Lowering the fee dogs allows you to move freely in any directions or pattern you want.

    Now if you have never done Free Motion, I recomment you do some major practice first. It is not easy until you get the hang of it or the feel of free movement. Your hands are controlling the length of the stitch as the stitch mechanism of the machine has been disengaged.

    My suggestion is for you to sandwich about a 24" practice piece.
    Divide it into 4 sections. In one section do motifs like "e" or loops, in another do meandering which is almost the same but you don't cross the lines. in the next section do some forms that might look like waves with sharp points and in the 4th section do some long wavy lines - not straight but wavy and then end up writing your name.

    The most important part is learning to feel a balance between the motion of your hands and the speed of the machine.
    The faster the machine and slower hand movement the smaller stitch. The slower the machine and faster the hand gets long stitches. Therefore, you need to practice to get a balance between the two to produce a stitch the length about what you would regularily sew.

    You can either mark or do a free all over design. However, the design should product a consistent density over all the quilt.
    It is often easier to quilt in the ditch around large sections and then do your fm design in the area filling the space evenly and consistently.
    There are many quilting designs(stencils) made to be continuous so you don't have to start and stop. Check out some of the stencil companies web pages (www.quiltingstencils.com) is one.
    My three rules for achieving good fmo is:
    1. Good flat working area.
    2. Grip on the fingers (gloves, tips off rubber gloves or Tacky Finger) the stuff used to sort money in the bank.
    3. Practice to find your balance between the speed of the machine and the movement of your hands.
    4. Go slow.
    5. Never leave the hands off the work while the machine is in motion. If you need to move your hands to get better grip or control, stop the machine (needle down) reposition and then start up again.,

    When starting bring bobbin thread to top and hold it. Let the needle go up and down couple times and then move out.
    If you stop, then needle down and reposition.
    When you come to the end hold with needle down and rock back and forth just a little to fix the end of the stitch.

    To get good sharp points in your design - let the needle go up and down in position a couple times before moving on. This prevents rounded points.

    Guess this is enough.......remember........musicians don't get to the concert stage without practice, practice, practice. Same is true for satisfactory free motion quilting.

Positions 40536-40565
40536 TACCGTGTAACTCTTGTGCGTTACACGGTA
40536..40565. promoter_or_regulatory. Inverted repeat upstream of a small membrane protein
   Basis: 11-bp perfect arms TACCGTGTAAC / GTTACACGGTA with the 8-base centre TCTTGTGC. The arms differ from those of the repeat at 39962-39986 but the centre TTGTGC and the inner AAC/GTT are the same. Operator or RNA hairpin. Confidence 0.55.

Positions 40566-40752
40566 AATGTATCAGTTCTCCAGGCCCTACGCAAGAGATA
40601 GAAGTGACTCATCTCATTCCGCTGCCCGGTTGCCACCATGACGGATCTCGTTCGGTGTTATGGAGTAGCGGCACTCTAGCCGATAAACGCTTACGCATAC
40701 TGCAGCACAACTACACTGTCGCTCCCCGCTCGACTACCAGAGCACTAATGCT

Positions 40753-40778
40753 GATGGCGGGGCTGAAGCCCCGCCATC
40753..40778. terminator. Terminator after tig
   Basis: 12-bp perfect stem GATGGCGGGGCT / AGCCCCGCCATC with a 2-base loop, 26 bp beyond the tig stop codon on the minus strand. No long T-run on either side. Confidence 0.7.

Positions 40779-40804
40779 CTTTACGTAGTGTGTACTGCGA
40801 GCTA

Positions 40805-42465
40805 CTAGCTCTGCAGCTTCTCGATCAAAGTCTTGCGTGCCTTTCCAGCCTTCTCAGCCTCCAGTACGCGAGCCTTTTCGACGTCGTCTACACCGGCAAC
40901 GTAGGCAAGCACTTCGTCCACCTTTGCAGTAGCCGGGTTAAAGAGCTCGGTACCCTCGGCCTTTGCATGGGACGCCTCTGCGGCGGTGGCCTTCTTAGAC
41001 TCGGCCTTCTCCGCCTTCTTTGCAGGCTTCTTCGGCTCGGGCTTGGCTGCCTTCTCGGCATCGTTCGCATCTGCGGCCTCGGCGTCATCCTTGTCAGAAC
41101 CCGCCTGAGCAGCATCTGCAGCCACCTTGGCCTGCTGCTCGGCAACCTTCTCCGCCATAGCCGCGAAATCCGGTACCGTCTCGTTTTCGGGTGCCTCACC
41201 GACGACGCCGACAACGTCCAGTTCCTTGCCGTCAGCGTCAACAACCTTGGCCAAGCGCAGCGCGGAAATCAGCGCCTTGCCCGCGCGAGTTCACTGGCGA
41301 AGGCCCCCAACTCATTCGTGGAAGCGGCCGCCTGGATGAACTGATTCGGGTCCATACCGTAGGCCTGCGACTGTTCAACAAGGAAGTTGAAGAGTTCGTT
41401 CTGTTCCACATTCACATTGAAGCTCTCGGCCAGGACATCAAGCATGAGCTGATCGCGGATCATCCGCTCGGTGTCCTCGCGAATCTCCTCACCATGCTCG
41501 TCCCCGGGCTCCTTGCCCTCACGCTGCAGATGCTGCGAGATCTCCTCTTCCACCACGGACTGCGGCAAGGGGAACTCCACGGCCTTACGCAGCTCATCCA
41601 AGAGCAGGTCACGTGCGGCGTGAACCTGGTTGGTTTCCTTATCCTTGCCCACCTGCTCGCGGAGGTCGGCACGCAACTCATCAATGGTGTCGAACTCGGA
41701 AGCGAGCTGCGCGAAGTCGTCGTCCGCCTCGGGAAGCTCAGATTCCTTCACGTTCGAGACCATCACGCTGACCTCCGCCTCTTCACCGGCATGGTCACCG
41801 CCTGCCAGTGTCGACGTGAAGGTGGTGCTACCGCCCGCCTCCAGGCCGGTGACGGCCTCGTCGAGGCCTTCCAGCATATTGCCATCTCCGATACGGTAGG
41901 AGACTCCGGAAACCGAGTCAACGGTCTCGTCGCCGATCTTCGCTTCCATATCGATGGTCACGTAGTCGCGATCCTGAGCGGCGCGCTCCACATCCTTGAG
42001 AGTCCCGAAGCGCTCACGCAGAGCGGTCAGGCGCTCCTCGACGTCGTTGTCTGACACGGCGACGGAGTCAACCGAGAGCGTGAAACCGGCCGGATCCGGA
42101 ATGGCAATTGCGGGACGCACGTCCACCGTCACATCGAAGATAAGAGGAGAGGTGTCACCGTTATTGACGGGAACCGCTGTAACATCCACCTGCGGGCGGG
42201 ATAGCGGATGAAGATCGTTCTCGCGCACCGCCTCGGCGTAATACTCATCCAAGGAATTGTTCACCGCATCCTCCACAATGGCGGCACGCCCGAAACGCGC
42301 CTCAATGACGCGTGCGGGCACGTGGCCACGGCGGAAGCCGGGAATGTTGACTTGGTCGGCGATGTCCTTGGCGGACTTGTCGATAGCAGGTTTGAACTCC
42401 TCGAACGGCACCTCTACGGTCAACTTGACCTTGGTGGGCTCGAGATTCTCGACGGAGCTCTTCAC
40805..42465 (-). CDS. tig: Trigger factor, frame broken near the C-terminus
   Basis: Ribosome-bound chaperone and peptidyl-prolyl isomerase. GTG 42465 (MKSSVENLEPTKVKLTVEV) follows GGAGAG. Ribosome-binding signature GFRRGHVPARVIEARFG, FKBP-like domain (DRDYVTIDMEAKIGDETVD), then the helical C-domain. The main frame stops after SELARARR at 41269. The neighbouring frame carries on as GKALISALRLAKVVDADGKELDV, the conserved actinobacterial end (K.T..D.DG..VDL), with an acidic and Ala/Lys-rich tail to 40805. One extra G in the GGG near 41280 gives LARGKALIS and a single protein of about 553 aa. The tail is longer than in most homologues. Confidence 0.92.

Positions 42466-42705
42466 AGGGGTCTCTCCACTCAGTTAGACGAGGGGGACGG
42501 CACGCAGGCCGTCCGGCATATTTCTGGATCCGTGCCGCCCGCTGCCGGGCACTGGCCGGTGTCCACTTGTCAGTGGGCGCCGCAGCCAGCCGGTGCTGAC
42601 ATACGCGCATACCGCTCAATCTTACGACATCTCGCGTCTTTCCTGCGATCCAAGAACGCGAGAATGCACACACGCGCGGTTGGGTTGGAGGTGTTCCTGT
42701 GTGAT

13. #13
    Banned
    Join Date
    Mar 2010
    Location
    Sturbridge, Ma
    Posts
    4,014
    One more thing I forgot.

    If you were "lucky" and had elementary school penmanship....remember the motion the teacher insisted on.
    You need to be free and loose in your hand movements in free motion because the work should stay in basically the same position and your hands go right left, up and down. The work should pivot unless you need to reposition it for better visability and access to the area you are quilting.

  14. #14
    Super Member granny_59's Avatar
    Join Date
    Feb 2010
    Location
    Switzerland
    Posts
    1,058
    thank you so much. It did some practicing and then actually started without marking, as all I do is adding flowers in each corner of the block. The blocks have different shaped Applications on it so it would not have made sense to mark, every free corner is slightly different.
    It is going quite well, my biggest problem at the moment is that the thread is blending in so much that I have a hard time to see where I am..............and the machine is quite hot, so I gave both of us a break.
    Going through all my needles I found that Schmetz universal 90/14 have the biggest needle eye for the thread and so far I just had breakage from the bobbin thread

  15. #15
    Super Member janRN's Avatar
    Join Date
    Mar 2009
    Location
    western Pa
    Posts
    4,601
    Holice, thank you. After a year I'm still having problems at times. I printed out your advice.

  16. #16
    Super Member granny_59's Avatar
    Join Date
    Feb 2010
    Location
    Switzerland
    Posts
    1,058
    After a full day of working I might have better spend some more time in practicing or reading books about fitting patterns. Looks a bit overload to me..........
    Attached Images Attached Images


  17. #17
    Senior Member Maire's Avatar
    Join Date
    Apr 2009
    Location
    Pennsylvania
    Posts
    478
    I love it!!!!!
    Maire

  18. #18
    Super Member sewcrafty's Avatar
    Join Date
    Feb 2010
    Location
    New Hampshire
    Posts
    3,958
    Quote Originally Posted by Pollyv9
    I use topstitching needs most of the time for FMQ and have to make myself remember that just because my JUKI stitches 1500spm I don't have to go that fast...especially arouond curves. I think the speed creates the eyelashes more than tension.
    I don't know. All I know is that when doing FMQ to adjust the tension up, when I did that my eyelashes went away.

  19. #19
    Moderator littlehud's Avatar
    Join Date
    Nov 2007
    Location
    SW Iowa
    Posts
    32,958
    When I started FMQ I always marked my quilts with a stencil and a pounce pad. I still mark them sometimes. Do what works for you.

Posting Permissions

  • You may not post new threads
  • You may not post replies
  • You may not post attachments
  • You may not edit your posts
  •  

SEO by vBSEO ©2011, Crawlability, Inc.